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Comment Re:Jumping ship? (Score 1) 123

an important tool used by cellular carriers to prevent customers from jumping ship.

Handset locks don't stop anything, it is contract law which ensures people pay for the remainder of their contract terms... Handset locks just decrease the usefulness and resale value of the handset, while creating an artificial grey market in unlocking methods.

I intentionally avoid any operator who supplies locked handsets.

The purpose of locked phones isn't to keep people from switching carriers. Having similar plan pricing, focusing on "best coverage" in specific areas, employer discount programs, retention offers, different network technology and most importantly individuals own reluctance to change does that.

Lots of people want to believe that the big companies lock phones to trap them but the real reason is fraud. Cell phone fraud is a lot bigger than most people think.

It works like this: Company A sells phones and service for Verizon. Company A buys Iphone 6's for about $600. A person comes in and buys 2 iphones for $150 each totaling $300 with a contract. The person then goes to another location to buy more phones. As many as they can get away with. Then the person never pays their bill so Company A NEVER GETS PAID BY VERIZON. Thus they lose $600 per phone. 2 phone = $1200 loss, 5 phones = $3000.

It used to be that people doing this would focus on AT&T. Now they just want Verizon phones because they are unlocked for international use. That makes it lot easier to resell them overseas.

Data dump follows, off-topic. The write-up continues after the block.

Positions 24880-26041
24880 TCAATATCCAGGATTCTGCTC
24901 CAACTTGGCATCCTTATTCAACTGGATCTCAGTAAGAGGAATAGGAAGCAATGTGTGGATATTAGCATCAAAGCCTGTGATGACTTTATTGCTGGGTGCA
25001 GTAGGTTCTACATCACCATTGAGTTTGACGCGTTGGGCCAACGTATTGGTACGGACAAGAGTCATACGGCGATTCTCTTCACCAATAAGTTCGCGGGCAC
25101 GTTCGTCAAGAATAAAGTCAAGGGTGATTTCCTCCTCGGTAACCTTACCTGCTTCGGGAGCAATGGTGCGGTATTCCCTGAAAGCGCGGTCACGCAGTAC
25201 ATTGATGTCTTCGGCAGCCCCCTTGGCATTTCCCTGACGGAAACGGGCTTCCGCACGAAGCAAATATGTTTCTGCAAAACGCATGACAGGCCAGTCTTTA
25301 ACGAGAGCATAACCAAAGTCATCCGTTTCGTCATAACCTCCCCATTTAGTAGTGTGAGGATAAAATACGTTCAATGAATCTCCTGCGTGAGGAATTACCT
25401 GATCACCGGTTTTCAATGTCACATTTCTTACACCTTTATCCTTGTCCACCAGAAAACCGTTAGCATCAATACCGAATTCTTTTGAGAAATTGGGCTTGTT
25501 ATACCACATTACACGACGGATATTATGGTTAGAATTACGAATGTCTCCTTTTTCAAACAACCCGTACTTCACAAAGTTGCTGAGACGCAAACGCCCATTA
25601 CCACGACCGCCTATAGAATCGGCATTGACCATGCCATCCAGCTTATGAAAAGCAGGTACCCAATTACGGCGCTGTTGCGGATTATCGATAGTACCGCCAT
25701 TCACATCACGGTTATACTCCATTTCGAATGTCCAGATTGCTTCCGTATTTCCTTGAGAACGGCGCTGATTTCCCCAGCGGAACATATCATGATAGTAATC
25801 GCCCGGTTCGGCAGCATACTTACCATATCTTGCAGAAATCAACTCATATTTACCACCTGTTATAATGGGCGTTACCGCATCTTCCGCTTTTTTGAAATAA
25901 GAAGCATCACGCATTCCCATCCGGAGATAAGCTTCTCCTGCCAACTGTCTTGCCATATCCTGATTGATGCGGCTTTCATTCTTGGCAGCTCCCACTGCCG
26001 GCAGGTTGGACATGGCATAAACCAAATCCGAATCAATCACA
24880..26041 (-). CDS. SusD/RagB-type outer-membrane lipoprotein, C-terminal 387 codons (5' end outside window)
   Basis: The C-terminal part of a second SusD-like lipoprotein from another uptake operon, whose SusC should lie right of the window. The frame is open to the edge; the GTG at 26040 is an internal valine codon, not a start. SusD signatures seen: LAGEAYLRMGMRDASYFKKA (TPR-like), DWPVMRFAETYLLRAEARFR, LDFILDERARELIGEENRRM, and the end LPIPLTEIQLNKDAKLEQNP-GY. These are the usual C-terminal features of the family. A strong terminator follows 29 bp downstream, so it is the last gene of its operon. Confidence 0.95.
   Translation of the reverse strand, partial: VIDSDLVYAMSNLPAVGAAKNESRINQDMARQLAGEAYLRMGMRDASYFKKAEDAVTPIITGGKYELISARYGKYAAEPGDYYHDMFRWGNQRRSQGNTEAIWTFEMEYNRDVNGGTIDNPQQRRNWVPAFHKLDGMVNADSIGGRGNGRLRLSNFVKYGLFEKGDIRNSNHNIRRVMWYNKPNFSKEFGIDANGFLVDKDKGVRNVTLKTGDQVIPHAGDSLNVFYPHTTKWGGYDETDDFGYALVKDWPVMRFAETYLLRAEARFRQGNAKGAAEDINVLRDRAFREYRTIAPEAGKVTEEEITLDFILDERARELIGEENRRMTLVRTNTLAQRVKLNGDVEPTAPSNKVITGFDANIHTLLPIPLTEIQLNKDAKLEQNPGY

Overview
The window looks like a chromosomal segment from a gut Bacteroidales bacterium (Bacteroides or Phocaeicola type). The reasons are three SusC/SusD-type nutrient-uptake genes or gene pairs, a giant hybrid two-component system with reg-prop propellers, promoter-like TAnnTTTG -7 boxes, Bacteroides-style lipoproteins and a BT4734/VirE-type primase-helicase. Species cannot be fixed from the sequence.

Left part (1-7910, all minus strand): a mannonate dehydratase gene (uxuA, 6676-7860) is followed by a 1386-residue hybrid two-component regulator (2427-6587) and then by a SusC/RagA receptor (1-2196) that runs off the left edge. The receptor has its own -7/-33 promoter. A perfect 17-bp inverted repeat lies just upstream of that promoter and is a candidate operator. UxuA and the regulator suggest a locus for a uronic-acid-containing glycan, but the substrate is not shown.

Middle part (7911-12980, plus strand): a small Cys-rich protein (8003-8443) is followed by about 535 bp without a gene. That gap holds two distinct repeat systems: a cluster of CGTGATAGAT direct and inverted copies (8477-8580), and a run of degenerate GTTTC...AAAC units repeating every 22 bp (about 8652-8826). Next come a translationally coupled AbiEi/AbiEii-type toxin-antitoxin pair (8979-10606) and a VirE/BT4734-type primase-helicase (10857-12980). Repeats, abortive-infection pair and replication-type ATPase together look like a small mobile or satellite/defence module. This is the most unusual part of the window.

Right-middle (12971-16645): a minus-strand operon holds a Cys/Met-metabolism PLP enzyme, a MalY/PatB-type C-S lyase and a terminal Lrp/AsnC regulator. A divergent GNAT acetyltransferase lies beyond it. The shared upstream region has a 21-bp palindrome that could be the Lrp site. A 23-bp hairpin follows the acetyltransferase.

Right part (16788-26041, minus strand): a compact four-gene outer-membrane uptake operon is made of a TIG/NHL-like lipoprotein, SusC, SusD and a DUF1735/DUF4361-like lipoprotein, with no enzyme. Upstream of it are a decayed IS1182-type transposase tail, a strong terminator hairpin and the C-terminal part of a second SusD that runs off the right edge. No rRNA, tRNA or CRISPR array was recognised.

I'm just glad that things are moving to installment plans/ full price phones. Now the carrier is the one taking on the liability. And since installment plans require a higher level credit check it's a lot more difficult to commit fraud. Of course, what it means now is that those with poor credit (mostly low income) are now stuck with cheap phones. They come in to get a good phones and now they have to make a 30-40% down payment, if they can get them at all. It use to be that they would just buy last years flagship phones on contract for $0-$50.

Comment Re:Good guy teleco emplyees... (Score 1) 123

If only the idea of a carrier-locked phone could be made illegal... It would put more pressure on the companies to actually come up with decent pricing and plans to secure their customers!

Having all phones unlocked would have no effect on plan pricing in the US. There are already reasonably priced plans out there from MVNOs. You just have to pay full price for your phone and sacrifice some on customer service. It might have some effect on the price of the phones themselves but the only sure result is that you would have to pay full price for your phone up front all the time, and only those with the very best credit would be able to use installment plans to pay for phones.

Comment Re:No big deal (except the encryption part) (Score 1) 176

You might consider checking out Spideroak.com as they claim to not store your password on their servers so that it is impossible for them to decrypt your files without you. Also they have a decent synchronization client for all major OSs. Disclaimer: I am not affiliated with Spideroak, just a user.

Comment Re:re-auction them every 5 years (Score 1) 51

If you actually did that it would put a huge cost burden on the customers. The carriers would have to set aside a large portion of their earnings every year to ensure that they would have enough just to keep the spectrum that they have let alone expand. Not to mention that if they lost an auction they would also loose most if not everything that they invested in their network. The companies that survive would be the ones that are able to squeeze the most money out of their customers and are the best at making back room deals with their competitors. And it wouldn't be the small companies. It would be far better at this point if the FCC just gave the spectrum to some of the smaller carriers so that they could expand their markets and offer more choice to customers. Or just nationalize the network and let companies resell service.

Comment Re:They must have felt the 'heat' (Score 1) 166

it is sad though, that HTC appears to be paying at least US$5 to Microsoft for their patents...one more reason for me to avoid HTC.